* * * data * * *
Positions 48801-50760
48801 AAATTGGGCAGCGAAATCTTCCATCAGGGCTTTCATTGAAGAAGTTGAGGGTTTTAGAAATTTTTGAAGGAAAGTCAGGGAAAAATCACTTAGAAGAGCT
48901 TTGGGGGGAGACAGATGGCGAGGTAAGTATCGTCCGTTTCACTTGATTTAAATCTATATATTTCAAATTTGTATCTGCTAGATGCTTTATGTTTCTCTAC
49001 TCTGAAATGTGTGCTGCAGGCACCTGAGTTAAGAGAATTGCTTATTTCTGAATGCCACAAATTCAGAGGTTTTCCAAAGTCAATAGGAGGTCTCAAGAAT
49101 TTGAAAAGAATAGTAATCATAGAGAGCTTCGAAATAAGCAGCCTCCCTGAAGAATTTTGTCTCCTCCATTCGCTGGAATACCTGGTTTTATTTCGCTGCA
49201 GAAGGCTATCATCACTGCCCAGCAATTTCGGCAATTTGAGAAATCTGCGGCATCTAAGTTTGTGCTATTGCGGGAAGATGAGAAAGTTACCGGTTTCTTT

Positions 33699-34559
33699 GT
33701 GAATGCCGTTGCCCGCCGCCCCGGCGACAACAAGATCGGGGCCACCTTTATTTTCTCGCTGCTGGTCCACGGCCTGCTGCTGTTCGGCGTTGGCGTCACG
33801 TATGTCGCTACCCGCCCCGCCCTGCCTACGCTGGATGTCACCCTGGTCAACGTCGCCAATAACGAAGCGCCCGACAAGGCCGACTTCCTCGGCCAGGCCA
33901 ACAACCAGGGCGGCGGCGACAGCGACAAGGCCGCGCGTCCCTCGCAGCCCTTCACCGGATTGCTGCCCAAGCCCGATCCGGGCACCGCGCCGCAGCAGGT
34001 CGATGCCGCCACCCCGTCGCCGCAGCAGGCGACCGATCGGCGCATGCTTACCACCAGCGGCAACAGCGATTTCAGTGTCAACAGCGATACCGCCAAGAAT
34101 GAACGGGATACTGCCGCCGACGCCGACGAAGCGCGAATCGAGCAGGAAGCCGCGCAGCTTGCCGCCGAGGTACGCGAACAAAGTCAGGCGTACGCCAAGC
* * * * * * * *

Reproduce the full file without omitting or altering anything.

Positions 48801-50760
48801 AAATTGGGCAGCGAAATCTTCCATCAGGGCTTTCATTGAAGAAGTTGAGGGTTTTAGAAATTTTTGAAGGAAAGTCAGGGAAAAATCACTTAGAAGAGCT
48901 TTGGGGGGAGACAGATGGCGAGGTAAGTATCGTCCGTTTCACTTGATTTAAATCTATATATTTCAAATTTGTATCTGCTAGATGCTTTATGTTTCTCTAC
49001 TCTGAAATGTGTGCTGCAGGCACCTGAGTTAAGAGAATTGCTTATTTCTGAATGCCACAAATTCAGAGGTTTTCCAAAGTCAATAGGAGGTCTCAAGAAT
49101 TTGAAAAGAATAGTAATCATAGAGAGCTTCGAAATAAGCAGCCTCCCTGAAGAATTTTGTCTCCTCCATTCGCTGGAATACCTGGTTTTATTTCGCTGCA
49201 GAAGGCTATCATCACTGCCCAGCAATTTCGGCAATTTGAGAAATCTGCGGCATCTAAGTTTGTGCTATTGCGGGAAGATGAGAAAGTTACCGGTTTCTTT

Positions 33699-34559
33699 GT
33701 GAATGCCGTTGCCCGCCGCCCCGGCGACAACAAGATCGGGGCCACCTTTATTTTCTCGCTGCTGGTCCACGGCCTGCTGCTGTTCGGCGTTGGCGTCACG
33801 TATGTCGCTACCCGCCCCGCCCTGCCTACGCTGGATGTCACCCTGGTCAACGTCGCCAATAACGAAGCGCCCGACAAGGCCGACTTCCTCGGCCAGGCCA
33901 ACAACCAGGGCGGCGGCGACAGCGACAAGGCCGCGCGTCCCTCGCAGCCCTTCACCGGATTGCTGCCCAAGCCCGATCCGGGCACCGCGCCGCAGCAGGT
34001 CGATGCCGCCACCCCGTCGCCGCAGCAGGCGACCGATCGGCGCATGCTTACCACCAGCGGCAACAGCGATTTCAGTGTCAACAGCGATACCGCCAAGAAT
34101 GAACGGGATACTGCCGCCGACGCCGACGAAGCGCGAATCGAGCAGGAAGCCGCGCAGCTTGCCGCCGAGGTACGCGAACAAAGTCAGGCGTACGCCAAGC